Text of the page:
Christchurch: On Pain, Healing and Hope.

It’s been a while. Over three months actually, since I wrote my last blog post. It’s not that I’m lazy and don’t want to write or share content. Trust me I do. I’ve been writing a lot in my journal. It’s just that I’ve been healing. I felt like it wouldn’t be right for me to blog anything without talking about Christchurch first. I still find it hard to find the right words. To express the pain, the healing and the hope. And I don’t think I ever will.

 It still hurts. And whenever I pass the mosque, I still can’t help but shed a tear or two. The mosque is a place where I love to go. I’m not overly religious but I have been frequent and I had always felt safe and at peace when I’m there. It shocked me to know that the person who committed such a horrible act was lurking around my local mosque just weeks before the attack as I would normally be alone when I pray. To this day, it gives me goose bumps to think that I was praying alone at the mosque just after the attack as I didn’t know and New Zealand was then on high alert.

 Although it was very much appreciated that the police were to guard all the mosques in New Zealand, it made me uncomfortable to see them with their guns at hand. For over a month, it was a constant reminder that the place that I loved going to, had a risk of no longer being safe. But the flowers, posters and gifts placed next to the mosque also reminded me that there is still hope and the love of others.

 And the love that poured from all over New Zealand and even the rest of the world was truly healing. I’ve never seen anything like it before but it was such a beautiful thing to experience. People from different backgrounds, colour, faiths and race came together and they united as one. And I hope that we continue healing together because there is still a long way to go.

 Nonetheless, there is so much good that came out of it rather than bad, alhamdulillah. Along with healing we also need to do some work within our communities, society and within ourselves. We need to start conversations about racism and call out wrong doing. We need to instil universal morals and values with our children such as respect and love. We need to reach out and make the minorities feel welcome and safe. And we need to question ourselves if our intentions are good and if we also need to seek more knowledge to understand.

 We can also give our support to the families of the victims by giving money to charity specifically for Christchurch. Most of the families that lost a loved one, had most likely lost the breadwinner of the family and so it’s important to help those in need. You can still do so by clicking here.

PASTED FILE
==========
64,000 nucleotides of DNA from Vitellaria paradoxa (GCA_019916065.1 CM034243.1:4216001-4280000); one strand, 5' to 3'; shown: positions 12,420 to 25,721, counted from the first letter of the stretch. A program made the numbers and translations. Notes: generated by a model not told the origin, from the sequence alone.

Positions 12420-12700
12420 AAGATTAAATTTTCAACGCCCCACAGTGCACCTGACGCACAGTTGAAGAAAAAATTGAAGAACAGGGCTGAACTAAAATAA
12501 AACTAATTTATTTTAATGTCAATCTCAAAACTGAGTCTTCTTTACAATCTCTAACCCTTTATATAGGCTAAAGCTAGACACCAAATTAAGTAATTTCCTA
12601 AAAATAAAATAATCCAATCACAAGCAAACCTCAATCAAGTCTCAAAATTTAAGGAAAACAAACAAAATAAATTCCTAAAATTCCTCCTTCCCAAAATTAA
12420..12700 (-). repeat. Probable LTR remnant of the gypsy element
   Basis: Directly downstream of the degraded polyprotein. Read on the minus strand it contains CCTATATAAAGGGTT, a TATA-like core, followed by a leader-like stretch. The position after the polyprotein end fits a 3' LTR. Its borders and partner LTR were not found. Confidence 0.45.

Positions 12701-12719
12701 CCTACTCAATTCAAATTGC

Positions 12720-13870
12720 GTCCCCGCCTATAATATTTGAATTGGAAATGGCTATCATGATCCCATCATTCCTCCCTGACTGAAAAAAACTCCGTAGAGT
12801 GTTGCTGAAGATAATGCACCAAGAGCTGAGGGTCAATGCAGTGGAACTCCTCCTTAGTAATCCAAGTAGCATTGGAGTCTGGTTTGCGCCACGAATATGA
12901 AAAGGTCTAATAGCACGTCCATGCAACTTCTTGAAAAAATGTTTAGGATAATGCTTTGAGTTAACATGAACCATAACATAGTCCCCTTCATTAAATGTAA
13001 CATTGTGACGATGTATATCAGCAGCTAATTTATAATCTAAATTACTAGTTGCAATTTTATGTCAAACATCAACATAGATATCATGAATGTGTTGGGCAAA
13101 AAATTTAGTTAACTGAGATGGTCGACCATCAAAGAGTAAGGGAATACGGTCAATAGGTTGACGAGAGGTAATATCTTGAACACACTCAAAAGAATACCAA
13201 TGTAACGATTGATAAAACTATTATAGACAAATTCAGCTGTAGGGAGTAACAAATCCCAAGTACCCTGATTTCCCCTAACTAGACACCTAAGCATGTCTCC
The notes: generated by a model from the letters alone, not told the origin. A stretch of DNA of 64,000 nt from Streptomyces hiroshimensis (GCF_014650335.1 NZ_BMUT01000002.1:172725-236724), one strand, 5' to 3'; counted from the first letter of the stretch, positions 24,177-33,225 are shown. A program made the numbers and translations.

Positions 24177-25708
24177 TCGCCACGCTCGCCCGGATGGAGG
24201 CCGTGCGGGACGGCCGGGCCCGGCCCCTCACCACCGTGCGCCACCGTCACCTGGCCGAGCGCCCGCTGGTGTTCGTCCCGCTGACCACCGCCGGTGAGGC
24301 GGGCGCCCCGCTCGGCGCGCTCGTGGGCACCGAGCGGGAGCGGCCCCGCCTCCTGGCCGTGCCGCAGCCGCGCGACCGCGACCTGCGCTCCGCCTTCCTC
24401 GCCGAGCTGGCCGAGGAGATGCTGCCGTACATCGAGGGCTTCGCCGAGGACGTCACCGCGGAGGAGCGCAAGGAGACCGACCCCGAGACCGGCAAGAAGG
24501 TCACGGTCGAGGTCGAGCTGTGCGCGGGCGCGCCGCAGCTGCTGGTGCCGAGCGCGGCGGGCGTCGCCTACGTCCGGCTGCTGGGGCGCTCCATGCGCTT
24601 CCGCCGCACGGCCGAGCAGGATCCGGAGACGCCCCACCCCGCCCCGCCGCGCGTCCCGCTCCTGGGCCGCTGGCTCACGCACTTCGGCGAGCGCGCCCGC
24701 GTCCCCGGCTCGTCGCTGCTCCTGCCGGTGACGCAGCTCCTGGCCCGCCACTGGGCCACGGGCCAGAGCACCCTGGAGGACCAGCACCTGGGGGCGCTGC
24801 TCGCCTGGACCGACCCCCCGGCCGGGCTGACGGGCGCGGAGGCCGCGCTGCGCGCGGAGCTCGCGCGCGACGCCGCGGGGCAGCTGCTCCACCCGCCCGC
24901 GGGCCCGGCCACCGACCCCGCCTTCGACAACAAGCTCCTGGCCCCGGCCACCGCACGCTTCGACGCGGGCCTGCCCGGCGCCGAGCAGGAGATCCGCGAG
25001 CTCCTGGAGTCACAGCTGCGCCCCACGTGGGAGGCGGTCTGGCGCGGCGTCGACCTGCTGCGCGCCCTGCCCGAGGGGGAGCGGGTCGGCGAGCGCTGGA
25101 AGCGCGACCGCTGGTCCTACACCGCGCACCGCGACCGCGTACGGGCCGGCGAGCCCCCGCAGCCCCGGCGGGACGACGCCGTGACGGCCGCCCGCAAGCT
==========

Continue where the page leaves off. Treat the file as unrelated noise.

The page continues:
To conclude, here is a poem in which I had wrote and recited for a show ‘This is Who We Are’ to raise money for the victims of Christchurch. I’ve also included the captions in which I had wrote on my Instagram to further express on how I felt and still feel. I wish I could say more or do more. But I really don’t know what to say and I don’t know if what I can do myself will ever be enough. I just really pray for the victims and the families of the victims and that we all continue to heal and learn and grow together. I really pray for a better understanding and loving future for or children and that God has made this a light to guide us. But I do believe that if we all do our part, we can collectively make a difference. Because change really does begins with you.

Welcome to Al Noor

 “Hello brother”,
Welcome to Al Noor- The Light, 
In which darkness will never prevail.
We have been waiting earnestly for this day,
To meet with our Lord.
How blessed are We to have been chosen 
On a blessed day, a blessed state and in a blessed place?
And with Allah’s blessing He said “Be and it is”:
Fifty martyrs are beloved by God immensely 
That they are honoured to Be loved 
By the rest of mankind. 
Humanity mourns for them, for they, for us. 
Even the rain and autumn nights,
But there is a silver lining
And the warmth from each hug of strangers and neighbours, 
Of children and loved ones,
Of white, black and red.
In which there is but one single eye of the needle. 
And it is through understanding that it can thread us together.

Understanding is a powerful thing. 
It can mend hearts.
It can bring peace.
And it can change the world. 
With every beautiful sunrise and sunset since,
Each day we understand more and more,
Each day our differences becomes smaller and smaller.
And now the full moon is marvelled 
By us. 
Allahu akbar. God is most great. 
Now the smell of blood has blossomed into flowers,
Each laid gently and watered by tears,
As we silently pray for them to rest in peace-
Salaam,
Peace and blessings be upon you all.

We embrace in the divine notion of Us,
In this moment, 
We share what it means to be human. 
And it illuminates the whole world
As we come together as One in solidarity-
Hundreds, thousands and tens of thousands
Flamed with our candles and our broken hearts;
Lighting up the darkness with love and compassion.

United. United. United.
As one. As one. As one. 
Not just for
Today.
Tonight.
Or Tomorrow.
But for every day… 
InsyaAllah- 
With God’s will.

On Sunday April 7, Kiwi Stars of Stage and Screen came together for a very special benefit show. This is Who We Are was a show to raise funds for the victims of the Christchurch Massacre and their families. Everyone performing and working on the show gave their time and talent for free with every cent raised going to the fund.
View this post on Instagram

Christchurch holds a very special place in my heart. Two years ago when I was at my darkest, Christchurch gave me hope and the courage to heal, grow and learn. Christchurch made me stronger in faith and much more comfortable with wearing my hijab. But yesterday, I felt what it feels like to have that fear as a hijabi- to be more cautious as it in the back of your mind and to have that sickening feeling in your stomach. Today each time I pass by the mosque, I couldn’t help but cry. Holy places should be safe places and anyone and everyone has their right to practice their faith. However, it warms my heart to see so many flowers laid and thoughts written at the mosque by people of different ethnicities, culture and faith. It reminded me that humanity can still be beautiful. Tonight I was also overwhelmed by the number of people that came together in solidarity for the vigil in Hamilton. It felt like how I felt when I was in Christchurch. Although we all came from different backgrounds and 15/3/2019 is New Zealand’s darkest day, Christchurch gave us the opportunity to grow together and understand one another. The unity of love, hope and compassion was healing. Now my fear has been turned into trust. And I trust that God will guide us and protect us. Also, everyone has a story so it’s important to know about the victims rather than just making them a statistic. Please read them here on @khaledbeydoun Instagram page.